Preventing Future Electricity Crises Via Green Hydrogen

March 4, 2021

In the aftermath of a crippling winter storm that left millions of Texans without power, water and heat, a group of engineers at the Walker Department of Mechanical Engineering hope their research on long-duration energy storage in Texas will keep such a crisis from happening again.


The storms exposed limitations and failures at multiple levels. But, the key to avoiding future catastrophes lies in storing large quantities of energy -- enough to compensate for supply shortfalls resulting from loss of generation or demand spikes.

“After the oil embargo in the '70’s, the Strategic Petroleum Reserve was set up to cushion against future oil supply shocks," said Associate Professor Vaibhav (VB) Bahadur, one of the leaders of the project. "We store 30 days’ worth of domestic oil consumption presently. This crisis highlights the need for similar large-scale storage options for electricity.”

Bahadur led this project with Mark Kapner, a former senior strategy engineer at Austin Energy, and doctoral students Enakshi Wikramanayake and Palash Acharya. Their research was recently accepted by IEEE’s Green Technologies Conference.

Green hydrogen represents a promising option to increase energy storage capacity. It's considered ‘green’ because the hydrogen is produced using surplus energy from wind and solar sources to split it from water. When needed, hydrogen can produce electricity via fuel cells, or as a fuel in existing natural gas power plants.

In an analysis of ERCOT (Electric Reliability Council of Texas) data on projected electricity generation and demand, the team found two periods where wind and solar generation consistently exceeded the daily load, creating a need for long-term storage for that extra energy. And hydrogen is superior to batteries for that type of storage. Hydrogen storage can increase renewable contribution to electricity production in Texas by 16% and can be stored for months, in contrast to large scale batteries.

“Texas is the largest producer of wind energy in the U.S., and we have plenty of sunshine as well. We found several instances where those conditions created surplus wind and solar energy that needs to be stored,” said Acharya, one of the graduate researchers.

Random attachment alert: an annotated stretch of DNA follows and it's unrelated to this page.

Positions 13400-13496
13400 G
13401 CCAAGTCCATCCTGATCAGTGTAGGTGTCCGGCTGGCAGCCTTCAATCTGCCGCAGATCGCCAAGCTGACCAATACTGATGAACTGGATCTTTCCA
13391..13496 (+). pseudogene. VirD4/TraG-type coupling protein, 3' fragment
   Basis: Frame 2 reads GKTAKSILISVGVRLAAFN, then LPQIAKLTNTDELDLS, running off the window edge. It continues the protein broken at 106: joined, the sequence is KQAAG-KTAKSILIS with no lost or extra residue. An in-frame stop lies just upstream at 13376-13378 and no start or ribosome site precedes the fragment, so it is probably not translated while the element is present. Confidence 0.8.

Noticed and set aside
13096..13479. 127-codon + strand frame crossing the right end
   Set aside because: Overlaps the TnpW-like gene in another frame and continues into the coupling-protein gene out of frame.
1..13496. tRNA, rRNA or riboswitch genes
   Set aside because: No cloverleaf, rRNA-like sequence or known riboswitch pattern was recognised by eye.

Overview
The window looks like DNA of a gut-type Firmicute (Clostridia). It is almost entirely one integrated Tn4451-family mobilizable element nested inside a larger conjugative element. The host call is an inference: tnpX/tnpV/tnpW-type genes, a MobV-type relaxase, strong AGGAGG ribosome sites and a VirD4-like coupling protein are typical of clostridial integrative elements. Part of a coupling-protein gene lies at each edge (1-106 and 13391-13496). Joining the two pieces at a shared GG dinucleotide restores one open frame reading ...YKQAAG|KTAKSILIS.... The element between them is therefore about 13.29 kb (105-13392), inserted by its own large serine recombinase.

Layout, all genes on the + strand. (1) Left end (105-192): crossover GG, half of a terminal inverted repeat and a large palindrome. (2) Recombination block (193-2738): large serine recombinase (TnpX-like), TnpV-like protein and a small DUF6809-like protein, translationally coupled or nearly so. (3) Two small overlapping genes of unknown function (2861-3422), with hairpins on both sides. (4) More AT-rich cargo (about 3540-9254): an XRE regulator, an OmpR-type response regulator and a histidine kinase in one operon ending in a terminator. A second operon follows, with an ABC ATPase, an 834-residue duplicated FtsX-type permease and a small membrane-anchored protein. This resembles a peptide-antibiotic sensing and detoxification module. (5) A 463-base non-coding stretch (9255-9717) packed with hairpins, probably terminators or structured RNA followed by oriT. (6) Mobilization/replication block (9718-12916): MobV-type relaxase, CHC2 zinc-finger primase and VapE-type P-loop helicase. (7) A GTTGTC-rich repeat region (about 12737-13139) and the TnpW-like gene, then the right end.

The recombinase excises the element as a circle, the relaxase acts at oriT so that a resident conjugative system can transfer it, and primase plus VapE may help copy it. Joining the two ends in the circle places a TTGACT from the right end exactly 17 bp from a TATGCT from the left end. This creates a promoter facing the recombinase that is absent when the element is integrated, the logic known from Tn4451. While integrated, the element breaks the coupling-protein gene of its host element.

While hydrogen might sound like an exotic fuel, it is well understood by the engineering and scientific community. Texas is the largest domestic producer of hydrogen, and already has a network of hydrogen pipelines in place. Plus, Texas’s sprawling network of natural gas pipelines can be used to transport hydrogen with minimal retrofitting. Well-established industrial practices exist for generation, storage and handling.

While the cost of green hydrogen remains high compared to other sources, it is rapidly falling as due to investments and technological improvements. Overall, green hydrogen is poised to be a global disruptor in energy markets as countries in Europe and Asia have already made significant investments. Notably, hydrogen is also a growing area of research at UT Austin. Bahadur believes  large-scale hydrogen energy storage could become viable by 2025, if not sooner.

“Extreme weather events like hurricanes, floods, wildfires, etc. are unfortunately going to be more common globally," Bahadur said. "We need resilient energy storage systems as part of disaster preparedness, which can also serve as a buffer in the daily fluctuations in wind and solar energy. Above all, this is critical to achieving a zero-emissions grid.”

The team will continue their work on analyzing and promoting the use of green hydrogen. “Until viable solutions are in place, my wife is setting up a disaster preparedness kit in the garage and stocking it up with plenty of water and battery packs” says Bahadur.